By which we mean: not characters who exhibit main strength, or strength of arms, or have kung fu or laser eyes or something. You can’t make a character who exhibits all the typical problems that male writers have had writing female characters in the past — the characters are underdeveloped, or just fulfill a set of gender stereotypes, or they walk around in lingerie a lot – and then just excuse it by giving a character laser eyes. That substitutes a character’s strength for her strength of character, and while we might use “strong character” as a way to describe both of these scenarios, it seems plain that we actually mean two very different things by it.

She’s Not Strong, She’s Just Drawn Strongly

In fact, though, it’s not even someone’s strength of character that we’re necessarily talking about, which is where these Mary Sues come in. It’s easy to write a character that’s not just powerful (a common characteristic of both Mary Sue characters and their male equivalent, which I will also call “Mary Sue”, is the one in which They Have All the Things: that is, any time a skill or a power or a tool is required or introduced, it ends up in the hands of Mary Sue), but is also the smartest, and the most moral, and the most upstanding, and the most badass – to give them great strength of character. But that’s not quite the same thing as creating a strongly drawn character.

This always gets into the question of a character’s “flaws”, so let’s take a moment and talk about that. I tend not to put a lot of stock in the notion that a character has to be “flawed” to be a good character, or to be relatable. I think this is an idea leftover from the Aristotelian perspective on Greek Tragedy, in which heroes were understood to have a “Fatal Flaw” that would prove to be their downfall – hubris or anger or stubbornness or some such thing. The thing about Aristotle, though, is that he was the leading expert on Greek Tragedy because as far as we know he was the ONLY expert on Greek Tragedy, and our understanding of the whole art comes to us from him, anyway. And, for that matter, how can a character have a Fatal Flaw if he’s not in a tragedy? There’s no downfall for it to precipitate, so what does it even mean to be flawed?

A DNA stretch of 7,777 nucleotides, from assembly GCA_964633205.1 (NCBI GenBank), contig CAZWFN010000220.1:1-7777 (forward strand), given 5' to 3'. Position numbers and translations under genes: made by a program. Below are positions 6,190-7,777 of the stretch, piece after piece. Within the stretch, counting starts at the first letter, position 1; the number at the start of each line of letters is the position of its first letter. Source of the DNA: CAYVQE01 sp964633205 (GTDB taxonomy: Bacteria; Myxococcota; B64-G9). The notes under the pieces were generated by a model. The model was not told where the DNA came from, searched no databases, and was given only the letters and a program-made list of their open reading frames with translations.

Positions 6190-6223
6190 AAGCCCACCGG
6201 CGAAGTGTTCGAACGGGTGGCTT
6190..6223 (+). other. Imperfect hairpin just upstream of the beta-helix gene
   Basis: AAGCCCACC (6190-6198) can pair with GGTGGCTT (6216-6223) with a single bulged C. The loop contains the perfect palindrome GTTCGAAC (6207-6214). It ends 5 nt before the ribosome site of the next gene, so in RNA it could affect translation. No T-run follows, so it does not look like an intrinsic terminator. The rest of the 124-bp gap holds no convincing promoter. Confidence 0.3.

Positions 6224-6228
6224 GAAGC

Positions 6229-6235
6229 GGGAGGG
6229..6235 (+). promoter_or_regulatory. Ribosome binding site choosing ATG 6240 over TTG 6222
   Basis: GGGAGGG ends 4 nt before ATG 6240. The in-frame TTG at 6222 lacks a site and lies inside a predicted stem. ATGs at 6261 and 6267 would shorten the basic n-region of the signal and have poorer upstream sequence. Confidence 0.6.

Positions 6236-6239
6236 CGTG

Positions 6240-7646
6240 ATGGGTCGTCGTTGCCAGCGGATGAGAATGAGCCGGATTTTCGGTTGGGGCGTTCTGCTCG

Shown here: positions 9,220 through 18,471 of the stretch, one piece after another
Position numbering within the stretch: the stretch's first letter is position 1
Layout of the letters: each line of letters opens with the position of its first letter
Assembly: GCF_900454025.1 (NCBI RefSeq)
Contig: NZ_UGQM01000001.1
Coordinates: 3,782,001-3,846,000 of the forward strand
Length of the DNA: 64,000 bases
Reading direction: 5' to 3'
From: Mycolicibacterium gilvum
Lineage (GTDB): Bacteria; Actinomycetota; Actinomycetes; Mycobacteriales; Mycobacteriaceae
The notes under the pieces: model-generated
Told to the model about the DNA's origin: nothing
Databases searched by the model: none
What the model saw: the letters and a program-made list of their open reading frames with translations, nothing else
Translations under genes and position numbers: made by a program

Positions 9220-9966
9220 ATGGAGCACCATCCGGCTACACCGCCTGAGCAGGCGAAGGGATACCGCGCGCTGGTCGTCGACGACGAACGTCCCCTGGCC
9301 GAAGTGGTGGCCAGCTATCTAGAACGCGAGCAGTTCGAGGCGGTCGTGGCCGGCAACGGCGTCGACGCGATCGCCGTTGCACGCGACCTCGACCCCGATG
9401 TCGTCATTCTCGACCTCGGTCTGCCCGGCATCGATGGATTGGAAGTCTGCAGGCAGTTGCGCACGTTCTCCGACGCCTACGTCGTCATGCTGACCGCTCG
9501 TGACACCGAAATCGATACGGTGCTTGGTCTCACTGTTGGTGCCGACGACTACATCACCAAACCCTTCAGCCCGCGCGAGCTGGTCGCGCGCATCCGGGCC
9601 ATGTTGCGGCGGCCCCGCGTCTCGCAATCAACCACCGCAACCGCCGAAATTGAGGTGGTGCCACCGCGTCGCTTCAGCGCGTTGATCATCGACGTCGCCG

If we took a classic example of a character – oh, well, let’s say this: imagine a heroine in a popular teen series of vampire novels, who’s ravishingly beautiful, but too humble to notice it; who everyone wants to be friends with; who is nice and kind and smart without having to have to try at all. We can easily imagine this character as being a little insufferable, sure.

But wait! What if she were also clumsy! More or less insufferable? Hmmm. Well, what if she had a gambling problem? Flawed enough yet? Bella Swan, of course, is a great exercise in commercially-successful character “development”, in that she’s a character with the minimal number of barriers between herself and her intended readership. What she is not is a good exercise in actual character development.

There’s something telling, too, about the way that writers often try to “flaw up” the character by sprinkling in the stereotypical anxieties that we all know women face. This character is a tough-no-nonsense lady cop, but she also has anxiety about her weight – JUST LIKE YOU, AMIRITE LADIES? She’s a take-no-prisoners corporate shark and a superheroine who can kill a man with a lead pipe, but she also cries about not having a boyfriend, JUST LIKE YOU, AMIRITE LADIES?
None of those signifier flaws – the sorts of flaws a writer might throw out there in order to give women the impression that he actually cares about what they think– in any way really inhibits a character’s strength of character, and they actually rarely have any effect on the story at all. Are they really even flaws? Well, then what DOES count as a character flaw?

It’s an interesting problem. In what way is Superman’s character flawed? Or, more accurately, what is his character weakness? Kryptonite hurts him, but that inhibits the character’s strength – what is it that inhibits his strength of character? Well…nothing. Okay, so maybe Superman just isn’t a very good character.

Let’s swing back on by The Lord of the Rings. Which characters in that are flawed? Sauron, of course, has a Fatal Flaw: he thinks everyone is as selfish as he is, which is why he doesn’t realize that the Fellowship is trying to destroy the One Ring until too late. This suggests a pretty interesting interpretation of The Lord of the Rings as The Tragedy of Sauron (he is the eponymous Lord, after all), but it’s obviously not Sauron’s story. So, what’s Frodo’s flaw, as a character? He doesn’t really have much in the way of a downfall, really, but I think you can make a case that his real problem is that he doesn’t think anyone else should have to bear his burden. Consequently, he refuses to share the burden with Sam Gamgee, and so the influence of the Dark Lord weighs pretty heavily on him, and comes pretty close to being the downfall of the whole enterprise.

Frodo, though, is by far the least interesting character in the story. A much better and more compelling character is Samwise Gamgee himself, and what’s HIS flaw? What is it that inhibits his strength of character? It seems to me the only argument you could make here is that he’s a little too loyal to his friends: that if he’d just knocked Frodo out and taken the Ring from him, the whole affair would have been over in a week. Of course, if he HAD done that, he wouldn’t be the same character at all, would he? Sam’s strength is his loyalty, and how are we supposed to go around suggesting that “loyalty to your friends” is some kind of a flaw, anyway?